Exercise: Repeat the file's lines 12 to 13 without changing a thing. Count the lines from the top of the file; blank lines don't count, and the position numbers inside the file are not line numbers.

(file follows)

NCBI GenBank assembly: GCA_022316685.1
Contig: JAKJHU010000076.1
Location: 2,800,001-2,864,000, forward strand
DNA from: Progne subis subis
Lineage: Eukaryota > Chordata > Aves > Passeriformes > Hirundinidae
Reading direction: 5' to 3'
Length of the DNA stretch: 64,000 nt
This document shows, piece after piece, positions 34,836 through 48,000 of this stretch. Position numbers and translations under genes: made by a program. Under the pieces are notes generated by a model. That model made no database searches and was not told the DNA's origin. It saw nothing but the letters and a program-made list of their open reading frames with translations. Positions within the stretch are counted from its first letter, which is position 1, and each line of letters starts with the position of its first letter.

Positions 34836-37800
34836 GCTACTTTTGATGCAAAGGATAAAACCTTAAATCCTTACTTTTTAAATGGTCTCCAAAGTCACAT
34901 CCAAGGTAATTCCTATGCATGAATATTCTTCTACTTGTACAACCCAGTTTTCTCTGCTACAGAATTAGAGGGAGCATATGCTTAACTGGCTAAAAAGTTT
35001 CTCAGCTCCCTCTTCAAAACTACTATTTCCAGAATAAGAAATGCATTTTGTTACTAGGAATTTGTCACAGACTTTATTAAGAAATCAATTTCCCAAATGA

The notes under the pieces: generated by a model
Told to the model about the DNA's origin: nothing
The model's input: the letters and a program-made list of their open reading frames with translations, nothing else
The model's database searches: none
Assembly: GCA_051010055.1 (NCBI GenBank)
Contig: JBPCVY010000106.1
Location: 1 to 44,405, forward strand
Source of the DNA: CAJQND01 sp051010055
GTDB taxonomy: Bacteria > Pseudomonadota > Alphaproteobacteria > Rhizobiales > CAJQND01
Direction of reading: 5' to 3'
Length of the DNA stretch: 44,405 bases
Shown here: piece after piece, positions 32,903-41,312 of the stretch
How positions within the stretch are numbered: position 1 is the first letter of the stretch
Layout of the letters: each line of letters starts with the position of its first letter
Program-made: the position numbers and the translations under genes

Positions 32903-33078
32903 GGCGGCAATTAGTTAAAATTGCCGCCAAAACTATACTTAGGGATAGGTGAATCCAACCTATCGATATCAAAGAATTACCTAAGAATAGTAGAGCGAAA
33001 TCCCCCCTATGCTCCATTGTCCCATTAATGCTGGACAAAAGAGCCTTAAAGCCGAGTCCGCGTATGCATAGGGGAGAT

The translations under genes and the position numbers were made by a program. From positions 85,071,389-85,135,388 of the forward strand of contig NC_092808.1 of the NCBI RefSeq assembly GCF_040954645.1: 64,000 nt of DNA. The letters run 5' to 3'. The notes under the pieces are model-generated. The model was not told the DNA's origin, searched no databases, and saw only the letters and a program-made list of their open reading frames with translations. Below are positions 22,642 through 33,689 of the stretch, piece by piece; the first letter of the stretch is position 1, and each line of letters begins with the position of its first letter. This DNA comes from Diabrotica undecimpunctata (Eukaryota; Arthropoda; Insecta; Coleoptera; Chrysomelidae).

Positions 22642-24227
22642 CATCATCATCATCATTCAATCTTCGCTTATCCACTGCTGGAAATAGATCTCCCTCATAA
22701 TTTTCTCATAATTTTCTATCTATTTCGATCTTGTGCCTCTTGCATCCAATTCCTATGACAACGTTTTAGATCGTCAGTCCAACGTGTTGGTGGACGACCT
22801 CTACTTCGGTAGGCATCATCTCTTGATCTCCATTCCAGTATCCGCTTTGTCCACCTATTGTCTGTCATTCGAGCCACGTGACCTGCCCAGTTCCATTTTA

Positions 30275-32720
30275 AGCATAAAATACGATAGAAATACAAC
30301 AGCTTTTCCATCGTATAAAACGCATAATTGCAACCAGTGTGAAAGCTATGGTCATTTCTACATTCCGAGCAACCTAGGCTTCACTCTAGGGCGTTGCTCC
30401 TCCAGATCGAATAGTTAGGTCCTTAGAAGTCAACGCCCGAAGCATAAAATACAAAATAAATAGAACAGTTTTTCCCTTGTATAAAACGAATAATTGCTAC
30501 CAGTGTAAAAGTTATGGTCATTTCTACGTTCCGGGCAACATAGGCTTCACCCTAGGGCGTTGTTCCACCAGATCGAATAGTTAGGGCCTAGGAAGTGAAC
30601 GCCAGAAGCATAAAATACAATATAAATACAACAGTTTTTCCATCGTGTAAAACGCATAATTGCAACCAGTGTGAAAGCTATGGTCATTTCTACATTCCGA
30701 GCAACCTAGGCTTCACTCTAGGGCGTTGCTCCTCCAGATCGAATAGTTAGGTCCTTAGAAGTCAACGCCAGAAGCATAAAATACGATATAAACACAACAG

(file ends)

35001 CTCAGCTCCCTCTTCAAAACTACTATTTCCAGAATAAGAAATGCATTTTGTTACTAGGAATTTGTCACAGACTTTATTAAGAAATCAATTTCCCAAATGA

The notes under the pieces: generated by a model